To bring this sophisticated and powerful painting to life in your home decor, focus on various shades of blue, contrasting them with golden yellow and peach accent pieces.
4. In the Loge, 1878, by Mary Cassatt
Iconic artist Mary Cassatt (1844–1926) was the only American to exhibit alongside the French Impressionists. Her style and compositions were influenced by both European and Japanese masters. In her paintings and prints, Cassatt portrayed families, the theater and mothers with children, among other domestic subjects. The works, which convey not just the social but also the inner lives of women, feature light pastel colors and fluid brushstrokes.
In the Loge was the first of her Impressionist paintings exhibited in the United States. It depicts a woman intently watching a performance at the Comédie-Française theater in Paris. Capture the soft and sophisticated atmosphere of Cassatt’s painting by juxtaposing dark pieces of furniture, art and decor with warm yellows and oranges.
5. The Starry Night, 1889, by Vincent van Gogh
Dutch Post-Impressionist Vincent van Gogh (1853–90) created thousands of oil paintings, watercolors and drawings, which became highly coveted only after his death. Van Gogh, who suffered from mental illness throughout his life, didn’t receive much acclaim while alive, but he became posthumously celebrated for his bold, expressive use of color. Although he painted from life, his hues are far more vibrant than those found in nature; his technique, involving lively paint application, conveys movement.
Van Gogh painted The Starry Night, one of his most recognizable works, while in an asylum in Saint-Rémy-de-Provence, France. Inspired by the view from his window, it depicts a night sky full of swirling cosmic patterns. Select furniture and decorative objects displaying deep blues, greens and yellows, as well as pieces with flowing shapes, to imbue your home with the nocturnal expressiveness of Starry Night.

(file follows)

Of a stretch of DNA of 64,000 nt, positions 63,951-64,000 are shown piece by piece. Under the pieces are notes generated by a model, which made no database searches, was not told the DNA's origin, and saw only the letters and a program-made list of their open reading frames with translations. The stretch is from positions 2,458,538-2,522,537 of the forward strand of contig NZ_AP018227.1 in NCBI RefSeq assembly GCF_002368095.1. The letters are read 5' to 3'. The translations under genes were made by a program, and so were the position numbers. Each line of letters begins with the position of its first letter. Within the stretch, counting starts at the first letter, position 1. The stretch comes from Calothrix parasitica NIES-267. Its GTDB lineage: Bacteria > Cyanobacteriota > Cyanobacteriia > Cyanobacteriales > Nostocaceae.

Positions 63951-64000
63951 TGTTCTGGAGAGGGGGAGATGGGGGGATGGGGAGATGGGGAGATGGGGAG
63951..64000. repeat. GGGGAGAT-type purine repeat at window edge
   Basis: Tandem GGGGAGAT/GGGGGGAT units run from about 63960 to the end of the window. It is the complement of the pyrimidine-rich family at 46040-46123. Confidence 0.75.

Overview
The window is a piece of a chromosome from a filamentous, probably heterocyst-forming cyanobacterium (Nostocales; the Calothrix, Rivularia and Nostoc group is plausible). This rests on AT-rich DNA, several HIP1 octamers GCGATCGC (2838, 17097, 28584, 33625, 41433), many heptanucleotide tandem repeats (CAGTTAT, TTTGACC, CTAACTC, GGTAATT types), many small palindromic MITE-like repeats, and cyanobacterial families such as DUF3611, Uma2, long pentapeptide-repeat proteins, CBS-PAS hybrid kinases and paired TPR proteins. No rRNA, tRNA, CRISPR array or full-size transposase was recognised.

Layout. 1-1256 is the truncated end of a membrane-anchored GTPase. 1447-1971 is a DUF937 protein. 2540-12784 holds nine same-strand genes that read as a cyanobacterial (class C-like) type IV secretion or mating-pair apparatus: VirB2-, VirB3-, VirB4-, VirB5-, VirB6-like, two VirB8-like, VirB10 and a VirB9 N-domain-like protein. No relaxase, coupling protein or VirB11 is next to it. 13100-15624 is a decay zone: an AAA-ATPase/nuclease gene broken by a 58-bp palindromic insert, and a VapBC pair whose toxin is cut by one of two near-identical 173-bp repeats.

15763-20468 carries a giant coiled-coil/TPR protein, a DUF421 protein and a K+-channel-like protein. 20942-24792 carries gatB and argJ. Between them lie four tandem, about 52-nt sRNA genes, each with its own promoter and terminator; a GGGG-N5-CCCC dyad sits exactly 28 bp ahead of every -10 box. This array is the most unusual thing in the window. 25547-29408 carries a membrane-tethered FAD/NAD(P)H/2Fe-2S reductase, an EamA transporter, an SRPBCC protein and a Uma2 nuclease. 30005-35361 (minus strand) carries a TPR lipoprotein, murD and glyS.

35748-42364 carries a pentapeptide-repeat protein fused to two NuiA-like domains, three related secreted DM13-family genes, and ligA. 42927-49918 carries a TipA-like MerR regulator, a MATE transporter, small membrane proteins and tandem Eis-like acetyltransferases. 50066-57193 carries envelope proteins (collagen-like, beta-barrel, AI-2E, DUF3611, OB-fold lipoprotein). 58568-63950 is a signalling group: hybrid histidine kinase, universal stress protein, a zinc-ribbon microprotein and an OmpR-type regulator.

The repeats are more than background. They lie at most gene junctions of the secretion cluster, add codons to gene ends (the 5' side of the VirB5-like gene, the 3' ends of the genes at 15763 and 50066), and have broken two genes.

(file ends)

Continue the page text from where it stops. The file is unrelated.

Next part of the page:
6. Water Lilies, 1915, by Claude Monet
French painter artist Claude Monet (1840–1926) is known for the way he used color. A seminal figure in the Impressionist movement, which got its name from his painting Impression, Sunrise (1873), he created bright evocations of light and its changing effects. Dissatisfied with traditional painting methods, Monet experimented with color throughout his career, developing a technique that had a huge influence on the artists who followed him.
Monet famously said, “Color is my daylong obsession, joy and torment,” and used vibrantly hued paints, sometimes straight from the tube. He worked en plein air, often returning to one site at different times of day to capture variations in the play of light. In the last 30 years of his life, Monet focused on a series of 250 oils portraying his water lily garden in Giverny.
For a Monet-inspired interior, choose tranquil hues reflecting the complex interplay of purples, pinks and greens in his water lily ponds.
7. Composition VIII, 1923, by Wassily Kandinsky